The fabella (Latin: little bean) is a sesamoid bone found in the head of the lateral gastrocnemius muscle. It is present in about 12-15% of the population, although there have been studies suggesting much higher rates, probably because they are frequently cartilaginous and therefore missed on plain X-rays.
Some 85% are bilateral. Its point of articulation is on the posterolateral femoral condyle and can be ossified or fibrocartilaginous. It is often mistaken for a lose body in the knee or and osteophyte.
The fabellofibular ligament attaches to it, which can be present instead of, or alongside, the arcuate ligament, aiding the stabilisation and reinforcement of the posterior knee capsule. The development of the fabella and this ligament relate to the evolutional transition to bipedal posture about 5 million years ago.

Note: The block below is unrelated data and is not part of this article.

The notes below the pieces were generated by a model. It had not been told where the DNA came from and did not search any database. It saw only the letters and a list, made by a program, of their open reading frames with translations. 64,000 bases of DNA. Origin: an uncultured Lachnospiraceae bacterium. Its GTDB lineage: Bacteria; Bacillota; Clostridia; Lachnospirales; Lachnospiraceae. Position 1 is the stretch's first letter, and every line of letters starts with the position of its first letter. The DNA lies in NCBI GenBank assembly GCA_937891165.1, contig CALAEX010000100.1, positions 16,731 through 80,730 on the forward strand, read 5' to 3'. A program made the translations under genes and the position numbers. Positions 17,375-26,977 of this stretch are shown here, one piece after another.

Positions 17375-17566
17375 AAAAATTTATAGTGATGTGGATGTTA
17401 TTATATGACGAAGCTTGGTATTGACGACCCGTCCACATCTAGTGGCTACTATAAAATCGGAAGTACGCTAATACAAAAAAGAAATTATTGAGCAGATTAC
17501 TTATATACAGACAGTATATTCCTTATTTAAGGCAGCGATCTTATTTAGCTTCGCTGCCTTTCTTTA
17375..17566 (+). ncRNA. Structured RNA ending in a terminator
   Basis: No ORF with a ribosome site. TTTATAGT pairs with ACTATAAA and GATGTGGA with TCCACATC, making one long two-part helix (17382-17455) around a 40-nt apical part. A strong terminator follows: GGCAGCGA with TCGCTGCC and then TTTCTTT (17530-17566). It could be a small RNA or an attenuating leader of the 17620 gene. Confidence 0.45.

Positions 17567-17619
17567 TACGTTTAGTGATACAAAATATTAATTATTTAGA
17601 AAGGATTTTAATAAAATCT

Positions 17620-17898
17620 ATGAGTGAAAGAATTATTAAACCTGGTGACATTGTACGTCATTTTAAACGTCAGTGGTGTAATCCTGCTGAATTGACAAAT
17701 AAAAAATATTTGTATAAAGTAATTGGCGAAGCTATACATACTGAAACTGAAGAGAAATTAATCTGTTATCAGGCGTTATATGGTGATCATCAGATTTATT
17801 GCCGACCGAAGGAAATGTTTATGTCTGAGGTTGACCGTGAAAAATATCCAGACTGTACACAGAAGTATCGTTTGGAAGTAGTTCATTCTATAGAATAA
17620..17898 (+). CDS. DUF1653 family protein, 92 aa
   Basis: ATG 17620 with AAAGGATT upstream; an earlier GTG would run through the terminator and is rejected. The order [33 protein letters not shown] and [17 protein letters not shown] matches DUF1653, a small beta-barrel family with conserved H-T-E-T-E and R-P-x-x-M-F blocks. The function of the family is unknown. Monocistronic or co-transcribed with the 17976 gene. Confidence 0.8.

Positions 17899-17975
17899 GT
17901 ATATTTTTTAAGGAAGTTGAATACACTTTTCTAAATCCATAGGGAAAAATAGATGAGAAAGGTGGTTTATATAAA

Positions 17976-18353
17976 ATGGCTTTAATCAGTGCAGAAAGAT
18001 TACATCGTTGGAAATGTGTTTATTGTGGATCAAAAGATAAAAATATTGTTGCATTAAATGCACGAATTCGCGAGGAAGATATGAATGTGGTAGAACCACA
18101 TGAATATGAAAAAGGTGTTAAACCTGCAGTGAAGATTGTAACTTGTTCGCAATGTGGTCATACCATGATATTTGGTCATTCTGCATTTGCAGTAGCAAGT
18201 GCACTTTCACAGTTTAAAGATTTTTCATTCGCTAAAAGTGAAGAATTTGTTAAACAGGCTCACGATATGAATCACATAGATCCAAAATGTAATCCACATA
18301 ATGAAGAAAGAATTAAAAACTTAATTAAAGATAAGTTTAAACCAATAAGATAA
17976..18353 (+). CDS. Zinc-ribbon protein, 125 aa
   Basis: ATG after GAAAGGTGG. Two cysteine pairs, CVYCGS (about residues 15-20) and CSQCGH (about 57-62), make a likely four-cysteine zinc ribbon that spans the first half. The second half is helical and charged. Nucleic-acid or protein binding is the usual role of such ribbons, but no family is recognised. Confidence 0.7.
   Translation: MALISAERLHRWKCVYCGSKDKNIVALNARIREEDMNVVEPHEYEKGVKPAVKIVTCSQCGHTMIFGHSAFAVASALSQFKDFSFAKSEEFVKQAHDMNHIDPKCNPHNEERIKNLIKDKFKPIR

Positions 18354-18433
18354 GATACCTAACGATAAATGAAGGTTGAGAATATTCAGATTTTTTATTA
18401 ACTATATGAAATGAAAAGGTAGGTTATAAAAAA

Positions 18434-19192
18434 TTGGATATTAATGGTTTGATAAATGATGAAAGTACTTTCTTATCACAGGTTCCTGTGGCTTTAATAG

The fabella has been associated with a number of clinical problems, including common peroneal nerve compression, vascular insufficiency, osteoarthritis, and stress fracture. A link between the presence of a fabella and the development of primary osteoarthritis (OA) of the knee has been postulated, with approximately 35% of patients with primary knee OA having at least a single fabella, whilst they are present in only 15% of individuals without OA.
Symptomatic osteoarthritis of the fabella itself is exceedingly rare, with very few cases ever documented or confirmed. One such case was documented but lacked confirmation via a histological diagnosis. We confirmed a case ourselves in 2011.
References available on request.
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